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The freezer's packed, and the vegetable drawer needs some room made, and so I present...

Fridge Cleaner Ham-n-Bean Soup:

1 pound dried beans - soaked, washed, and picked
2 tablespoons olive oil
1 head chopped garlic
1 small white onion, chopped
1 cup carrots with skin on, sliced thin
1 cup of celery, sliced thin
1 large, meaty ham bone
2 quarts of liquid - I used 1 quart of chicken stock and 1 quart of vegetable stock.
2 tablespoons of coarse-ground prepared mustard
Bay leaves (I used three small ones)
1 cup diced potato - optional

In a heavy-bottomed stockpot, heat two tablespoons of olive oil and add the garlic, onion, celery and carrots and cook, stirring constantly until the onion is translucent. Add the ham bone, beans, mustard and bay leaves, bring to a boil, then reduce the heat and simmer until the beans are tender and the meat is falling off the ham bone. If you're adding the potato, do it about 45 minutes after you start the simmer.

If you need to add more liquid, try using a flavorful ale or porter, it's delish!

Remove the bone, chop the meat and add it back to the soup, then serve.

I'm serving this with my favorite bread recipe - from the New York Times and never-ever-fails:

November 8, 2006
Recipe: No-Knead Bread

Adapted from Jim Lahey, Sullivan Street Bakery
Time: About 1½ hours plus 14 to 20 hours’ rising

3 cups all-purpose or bread flour, more for dusting
¼ teaspoon instant yeast
1¼ teaspoons salt
Cornmeal or wheat bran as needed.

1. In a large bowl combine flour, yeast and salt. Add 1 5/8 cups water, and stir until blended; dough will be shaggy and sticky. Cover bowl with plastic wrap. Let dough rest at least 12 hours, preferably about 18, at warm room temperature, about 70 degrees.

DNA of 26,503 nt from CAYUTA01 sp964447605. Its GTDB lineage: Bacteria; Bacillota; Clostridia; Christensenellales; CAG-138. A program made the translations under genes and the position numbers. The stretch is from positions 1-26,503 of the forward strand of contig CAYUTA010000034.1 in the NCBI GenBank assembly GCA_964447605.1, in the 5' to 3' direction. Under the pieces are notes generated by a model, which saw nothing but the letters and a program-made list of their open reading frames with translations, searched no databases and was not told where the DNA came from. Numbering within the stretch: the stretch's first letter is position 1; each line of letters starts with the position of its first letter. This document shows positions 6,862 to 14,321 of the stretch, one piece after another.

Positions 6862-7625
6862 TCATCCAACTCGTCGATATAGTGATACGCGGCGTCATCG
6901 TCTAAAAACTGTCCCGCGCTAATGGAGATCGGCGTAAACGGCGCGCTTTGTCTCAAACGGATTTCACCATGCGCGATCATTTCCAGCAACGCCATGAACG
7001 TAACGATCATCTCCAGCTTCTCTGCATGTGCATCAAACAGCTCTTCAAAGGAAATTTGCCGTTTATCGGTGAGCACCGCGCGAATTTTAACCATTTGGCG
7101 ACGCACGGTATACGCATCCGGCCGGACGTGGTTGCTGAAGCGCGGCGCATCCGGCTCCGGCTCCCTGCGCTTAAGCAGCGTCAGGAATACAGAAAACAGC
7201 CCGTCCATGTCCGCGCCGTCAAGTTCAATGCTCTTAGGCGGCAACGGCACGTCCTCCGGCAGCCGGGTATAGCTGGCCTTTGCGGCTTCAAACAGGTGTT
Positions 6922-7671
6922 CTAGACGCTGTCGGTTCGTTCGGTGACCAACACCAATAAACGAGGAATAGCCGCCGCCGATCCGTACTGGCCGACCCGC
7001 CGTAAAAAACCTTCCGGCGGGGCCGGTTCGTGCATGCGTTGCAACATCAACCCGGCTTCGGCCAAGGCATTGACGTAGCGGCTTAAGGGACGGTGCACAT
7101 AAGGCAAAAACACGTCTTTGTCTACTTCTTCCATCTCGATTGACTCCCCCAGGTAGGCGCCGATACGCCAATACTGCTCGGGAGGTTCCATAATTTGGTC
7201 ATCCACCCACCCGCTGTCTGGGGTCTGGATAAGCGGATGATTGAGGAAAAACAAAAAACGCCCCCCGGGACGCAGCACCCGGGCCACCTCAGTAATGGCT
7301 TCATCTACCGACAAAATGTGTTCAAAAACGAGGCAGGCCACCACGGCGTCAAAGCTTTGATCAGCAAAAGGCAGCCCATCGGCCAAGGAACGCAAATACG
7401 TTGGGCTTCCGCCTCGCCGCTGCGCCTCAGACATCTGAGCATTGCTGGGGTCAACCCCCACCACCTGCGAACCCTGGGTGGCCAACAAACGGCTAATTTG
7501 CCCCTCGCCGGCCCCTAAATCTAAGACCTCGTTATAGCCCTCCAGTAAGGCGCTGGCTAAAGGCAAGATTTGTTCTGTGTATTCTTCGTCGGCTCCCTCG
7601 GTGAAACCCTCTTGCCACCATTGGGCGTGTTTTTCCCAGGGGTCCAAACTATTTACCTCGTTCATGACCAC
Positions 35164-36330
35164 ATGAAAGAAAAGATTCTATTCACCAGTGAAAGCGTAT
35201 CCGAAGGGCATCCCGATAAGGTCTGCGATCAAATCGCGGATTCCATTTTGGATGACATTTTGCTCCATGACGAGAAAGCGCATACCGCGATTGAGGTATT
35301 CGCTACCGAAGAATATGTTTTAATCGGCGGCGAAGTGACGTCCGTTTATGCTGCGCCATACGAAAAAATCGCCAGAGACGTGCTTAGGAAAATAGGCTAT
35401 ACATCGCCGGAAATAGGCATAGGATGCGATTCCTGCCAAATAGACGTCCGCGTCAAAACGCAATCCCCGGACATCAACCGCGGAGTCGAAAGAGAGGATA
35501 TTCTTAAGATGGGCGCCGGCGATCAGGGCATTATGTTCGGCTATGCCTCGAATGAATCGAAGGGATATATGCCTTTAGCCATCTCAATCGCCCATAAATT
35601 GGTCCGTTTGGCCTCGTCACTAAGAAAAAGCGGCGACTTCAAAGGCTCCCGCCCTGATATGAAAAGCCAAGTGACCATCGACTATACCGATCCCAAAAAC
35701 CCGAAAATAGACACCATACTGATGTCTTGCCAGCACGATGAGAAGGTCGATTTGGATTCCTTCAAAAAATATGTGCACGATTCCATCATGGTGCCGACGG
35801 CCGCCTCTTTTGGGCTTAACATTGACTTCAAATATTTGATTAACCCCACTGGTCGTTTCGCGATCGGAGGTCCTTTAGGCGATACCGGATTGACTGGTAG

2. Dough is ready when its surface is dotted with bubbles. Lightly flour a work surface and place dough on it; sprinkle it with a little more flour and fold it over on itself once or twice. Cover loosely with plastic wrap and let rest about 15 minutes.

3. Using just enough flour to keep dough from sticking to work surface or to your fingers, gently and quickly shape dough into a ball. Generously coat a cotton towel (not terry cloth) with flour, wheat bran or cornmeal; put dough seam side down on towel and dust with more flour, bran or cornmeal. Cover with another cotton towel and let rise for about 2 hours. When it is ready, dough will be more than double in size and will not readily spring back when poked with a finger.

4. At least a half-hour before dough is ready, heat oven to 450 degrees. Put a 6- to 8-quart heavy covered pot (cast iron, enamel, Pyrex or ceramic) in oven as it heats. When dough is ready, carefully remove pot from oven. Slide your hand under towel and turn dough over into pot, seam side up; it may look like a mess, but that is O.K. Shake pan once or twice if dough is unevenly distributed; it will straighten out as it bakes. Cover with lid and bake 30 minutes, then remove lid and bake another 15 to 30 minutes, until loaf is beautifully browned. Cool on a rack.

Yield: One 1½-pound loaf.
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